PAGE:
harvest and rich in whale bone and oil, it was the first whale to be
commercially hunted, beginning in the 1100s, its name even refers to the
fact that it was the "right" whale species to kill.

In 1970, the Whale Conservation Institute (WCI) began a study of right
whales that use the shallow, protected bays of Pen=EDnsula Vald=E9s, Argent=
ina
as a nursery and calving ground.  It is a place where mother right whales
come during the first three months of their calf's life.  At the beginning
of the study, WCI's president, Dr. Roger Payne, discovered that individual
right whales could be distinguished by the pattern of white markings
(callosities) on their heads.  Since then we have made annual aerial
surveys of the population by photographing each whale encountered along the
500 km perimeter of the Peninsula.

Our data base now spans over a quarter of a century and is the longest
continuous record of any baleen whale species based on individuals that can
be recognized in the wild from natural markings.  It has provided us with
rich insights into the whales' lives and is proving to be an invaluable
tool for monitoring the health of the population as human activities
encroach inexorably into the whales' habitat.  By following the lives of
over 1300 known individuals, we have seen where the whales concentrate,
with whom they consort, and the hazards they face.  We have seen newborn
calves grow to adulthood and return to the Peninsula with calves of their
own.  At times our research is full of fun - like watching mothers playing
with their calves.  At other times it is painful - like following a mother
and calf pair for over an hour as they desperately flee the repeated
attacks of gulls that are trying to feed on the live skin and blubber they
peck and pry from the whales' backs whenever the whales surface to breathe.


Much of what we have learned about the right whales at Pen=EDnsula Vald=E9s=
 is
applicable to all right whales.   Many species of whales are now studied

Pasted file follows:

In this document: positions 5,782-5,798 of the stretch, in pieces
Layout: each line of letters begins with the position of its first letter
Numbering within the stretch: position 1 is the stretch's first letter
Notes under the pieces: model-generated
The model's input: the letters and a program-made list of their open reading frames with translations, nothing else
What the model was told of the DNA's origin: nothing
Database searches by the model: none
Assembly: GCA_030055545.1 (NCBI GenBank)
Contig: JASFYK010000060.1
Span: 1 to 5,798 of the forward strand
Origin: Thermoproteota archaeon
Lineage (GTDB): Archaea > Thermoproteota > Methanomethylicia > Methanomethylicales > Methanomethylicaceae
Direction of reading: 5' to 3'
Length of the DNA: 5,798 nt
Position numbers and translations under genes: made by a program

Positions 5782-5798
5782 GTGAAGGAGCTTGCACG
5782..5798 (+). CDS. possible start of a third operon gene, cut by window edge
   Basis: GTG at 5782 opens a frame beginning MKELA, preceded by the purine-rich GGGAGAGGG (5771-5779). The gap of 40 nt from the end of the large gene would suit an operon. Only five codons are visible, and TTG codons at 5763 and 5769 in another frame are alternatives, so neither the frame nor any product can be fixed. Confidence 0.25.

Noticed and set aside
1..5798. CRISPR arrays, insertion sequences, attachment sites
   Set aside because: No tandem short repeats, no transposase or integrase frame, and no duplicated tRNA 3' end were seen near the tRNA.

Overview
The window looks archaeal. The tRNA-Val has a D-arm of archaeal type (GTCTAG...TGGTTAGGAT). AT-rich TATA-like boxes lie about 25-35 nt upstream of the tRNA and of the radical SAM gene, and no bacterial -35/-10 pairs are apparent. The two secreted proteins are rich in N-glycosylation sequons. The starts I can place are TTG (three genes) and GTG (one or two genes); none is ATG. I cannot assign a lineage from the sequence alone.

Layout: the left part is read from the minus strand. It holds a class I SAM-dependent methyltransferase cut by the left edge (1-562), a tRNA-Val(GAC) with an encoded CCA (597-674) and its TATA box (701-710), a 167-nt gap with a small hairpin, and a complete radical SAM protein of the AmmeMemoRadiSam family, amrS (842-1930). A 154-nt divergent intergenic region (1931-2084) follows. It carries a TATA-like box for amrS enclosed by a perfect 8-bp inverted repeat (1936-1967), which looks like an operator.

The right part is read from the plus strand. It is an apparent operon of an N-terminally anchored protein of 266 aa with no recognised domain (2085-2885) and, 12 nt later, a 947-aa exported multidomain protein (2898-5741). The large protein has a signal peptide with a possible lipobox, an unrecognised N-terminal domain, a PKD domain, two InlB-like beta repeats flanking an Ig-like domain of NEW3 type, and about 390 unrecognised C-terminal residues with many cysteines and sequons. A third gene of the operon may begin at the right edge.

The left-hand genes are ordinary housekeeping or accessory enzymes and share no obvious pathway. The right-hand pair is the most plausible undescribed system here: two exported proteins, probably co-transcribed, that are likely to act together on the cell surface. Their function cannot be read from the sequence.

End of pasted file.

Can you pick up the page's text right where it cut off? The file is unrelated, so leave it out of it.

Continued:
with techniques that we pioneered including: the use of natural markings to
identify individual whales; the use of surveyor's equipment to track a
whale's movements precisely; growth rates, and the estimation of age
through measurements of the length of free-ranging whales.

Right whales are different from other baleen whale species in that in the
southern hemisphere they live very close to shore during the calving
season.  At Pen=EDnsula Vald=E9s two hundred foot cliffs rising from the se=
a
provide a remarkable view of the whales as they pass below us.  We often
look right down into their blowholes (Figure 1).  With a spotting scope, we
can follow individuals for hours at a time.  Other species of whales do not
provide such a rich opportunity because they do not live as close to shore,
nor spend as much time at the surface.  The close-up views one gets from
boats do not provide as broad a picture and they give problematical results
since the presence of the boat and the disturbance it makes is likely to
influence the normal behavior of the whales.  The right whales that visit
Argentina offer a rare opportunity to study whale behavior without
disturbing the whales and therefore to understand the social systems of
large whales.  Although the greeting ceremonies of dogs are familiar to all
of us, we do not know even such simple things as what ritual whales go
through when they greet one another.  A future goal of the Right Whale
Research Program is to understand what is communicated when whales interact
and the effect of a whale's age, sex, reproductive state and relatedness on
its behavior.

Right whales are no longer hunted, but human activities threaten their
future.  Growing human populations are impinging on right whale habitat
throughout the world and the whales are suffering.  In recent years, the
number of kelp gulls at Pen=EDnsula Vald=E9s has tripled in response to ric=
h
food sources available to them at dumps and in the effluent of fish
processing plants.  The right whales at the Pen=EDnsula are currently being
severely harassed by gulls that feed on skin they gouge from the whales'
backs.  The intensity of the harassment is shown by the large proportion of
whales with gull generated lesions on their backs (Figure 2).  In 1995,
mother-calf pairs spent 20% of their time fleeing the attacks of gulls.
The whales are fasting while at the Pen=EDnsula and some of the energy stor=
es
that would normally support the growth and development of the calf are now
being used to flee gull attacks.  We fear that the gulls may be increasing
calf mortality and are likely to drive the whales from prime calving bays
into less suitable areas.  We are working with people at the Pen=EDnsula to
help remedy this problem.  In addition, hazards such as boats and fishing
gear occur throughout the whales' once pristine calving grounds.  The
whales have abandoned areas that they had inhabited continuously for at
least ten years, whales have boat-propeller scars on their backs, and
several trail ropes souvenirs of entanglements in fishing gear.  In 1994 we
worked with a local conservation organization, Fundacion Patagonia Natural,